Photographer: Kiyoshi Ota/Bloomberg

Japan Retail Sales Disappoint After Weak 3Q Consumption

Updated on
  • Consumer spending still soft despite economic recovery
  • Stronger wage gains seen as key to full consumer revival

Japan’s retail sales fell short of expectations in October, raising questions about an expected rebound in consumption after a weak third quarter.

Highlights

  • Retail sales fell 0.2 percent in October from a year earlier (forecast +0.2%)
  • Sales were unchanged from September (forecast +0.2%)
  • Sales at department stores and supermarkets fell 0.7 percent from a year earlier (forecast -0.8%)

Key Takeaways

While exports have driven much of the growth during Japan’s longest economic expansion since 2001, private consumption had been recovering, rising modestly for six straight quarters before falling 0.5 percent in the three months through September. The decline was blamed in part on bad weather in August, when retail sales fell 1.6 percent from a month earlier as shoppers stayed at home. The weather again weighed on retail sales in October, as typhoons and heavy rain kept people at home, the economy ministry said.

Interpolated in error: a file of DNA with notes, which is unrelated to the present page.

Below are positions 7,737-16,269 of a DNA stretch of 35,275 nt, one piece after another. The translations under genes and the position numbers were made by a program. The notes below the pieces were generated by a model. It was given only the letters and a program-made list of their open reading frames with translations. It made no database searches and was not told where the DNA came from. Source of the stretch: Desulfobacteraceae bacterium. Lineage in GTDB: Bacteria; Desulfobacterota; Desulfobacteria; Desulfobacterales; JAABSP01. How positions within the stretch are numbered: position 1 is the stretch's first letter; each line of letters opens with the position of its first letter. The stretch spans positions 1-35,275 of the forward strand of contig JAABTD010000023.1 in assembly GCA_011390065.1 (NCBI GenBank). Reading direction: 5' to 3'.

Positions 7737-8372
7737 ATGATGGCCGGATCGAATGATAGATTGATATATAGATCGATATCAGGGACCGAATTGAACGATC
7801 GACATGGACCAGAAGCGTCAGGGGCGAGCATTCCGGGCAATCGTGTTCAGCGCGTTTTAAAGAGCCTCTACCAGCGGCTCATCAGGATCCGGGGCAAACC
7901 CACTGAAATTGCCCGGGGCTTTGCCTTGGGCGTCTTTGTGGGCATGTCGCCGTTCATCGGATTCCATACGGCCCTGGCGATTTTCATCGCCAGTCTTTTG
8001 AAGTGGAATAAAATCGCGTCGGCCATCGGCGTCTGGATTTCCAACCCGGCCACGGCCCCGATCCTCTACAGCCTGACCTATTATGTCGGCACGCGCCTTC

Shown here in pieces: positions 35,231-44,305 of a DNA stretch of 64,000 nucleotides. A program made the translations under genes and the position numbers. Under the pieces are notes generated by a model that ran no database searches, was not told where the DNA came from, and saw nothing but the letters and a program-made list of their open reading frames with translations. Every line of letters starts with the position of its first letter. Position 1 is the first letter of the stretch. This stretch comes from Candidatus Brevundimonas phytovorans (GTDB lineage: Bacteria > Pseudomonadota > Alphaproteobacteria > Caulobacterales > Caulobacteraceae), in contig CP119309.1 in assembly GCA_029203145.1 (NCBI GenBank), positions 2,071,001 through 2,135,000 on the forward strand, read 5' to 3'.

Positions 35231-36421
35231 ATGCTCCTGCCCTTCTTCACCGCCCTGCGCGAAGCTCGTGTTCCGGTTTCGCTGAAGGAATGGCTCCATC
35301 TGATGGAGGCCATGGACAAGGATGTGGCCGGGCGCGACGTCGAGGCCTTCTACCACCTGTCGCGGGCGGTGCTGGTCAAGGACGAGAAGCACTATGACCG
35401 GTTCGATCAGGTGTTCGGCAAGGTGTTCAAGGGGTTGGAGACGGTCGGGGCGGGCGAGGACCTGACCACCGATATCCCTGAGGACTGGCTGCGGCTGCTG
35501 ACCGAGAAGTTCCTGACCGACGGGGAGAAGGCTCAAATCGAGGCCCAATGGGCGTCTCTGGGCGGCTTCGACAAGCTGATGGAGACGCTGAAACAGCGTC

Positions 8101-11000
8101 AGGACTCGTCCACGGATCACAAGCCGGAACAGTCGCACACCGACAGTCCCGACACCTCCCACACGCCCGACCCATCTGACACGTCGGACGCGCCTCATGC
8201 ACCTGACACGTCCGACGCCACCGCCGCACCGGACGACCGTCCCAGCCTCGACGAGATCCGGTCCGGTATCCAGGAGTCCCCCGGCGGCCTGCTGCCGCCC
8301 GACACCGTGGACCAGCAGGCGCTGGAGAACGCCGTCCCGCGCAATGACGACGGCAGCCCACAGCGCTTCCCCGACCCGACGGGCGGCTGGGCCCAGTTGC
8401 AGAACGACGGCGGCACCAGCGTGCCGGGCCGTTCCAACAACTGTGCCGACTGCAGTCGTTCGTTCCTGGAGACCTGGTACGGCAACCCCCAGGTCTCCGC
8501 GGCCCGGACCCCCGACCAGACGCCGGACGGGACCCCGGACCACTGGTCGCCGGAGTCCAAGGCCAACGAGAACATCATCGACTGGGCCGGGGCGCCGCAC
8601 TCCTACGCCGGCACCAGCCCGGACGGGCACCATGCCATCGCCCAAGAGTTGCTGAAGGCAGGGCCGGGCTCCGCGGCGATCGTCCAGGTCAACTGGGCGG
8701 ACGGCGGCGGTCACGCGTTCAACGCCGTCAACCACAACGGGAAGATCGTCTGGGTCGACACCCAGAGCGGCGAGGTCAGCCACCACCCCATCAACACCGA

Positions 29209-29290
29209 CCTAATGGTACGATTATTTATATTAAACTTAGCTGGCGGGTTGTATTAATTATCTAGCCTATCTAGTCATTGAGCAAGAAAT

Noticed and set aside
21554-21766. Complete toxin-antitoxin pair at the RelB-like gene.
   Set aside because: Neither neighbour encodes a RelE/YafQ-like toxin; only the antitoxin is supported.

Economist Views

  • "Auto sales have generally been quite steady but the fundamental spending, the core domestic spending done by the Japanese for things like food -- that spending is still weak," said Atsushi Takeda, an economist at Itochu Corp. in Tokyo.
  • "The key to consumer spending for this quarter will come in December, with the year-end sales," Takeda said. "Bonuses haven’t been growing too much so far, and major companies have cut their bonuses.”
  • "I wasn’t optimistic about consumption," said Yasutoshi Nagai, chief economist at Daiwa Securities Co. "When you look at monthly wage data, they are not rising much. I’m not sure if people spend money just because good economic conditions improve their mindset."

— With assistance by James Mayger, Tomoko Sato, Yoshiaki Nohara, and Yuko Takeo

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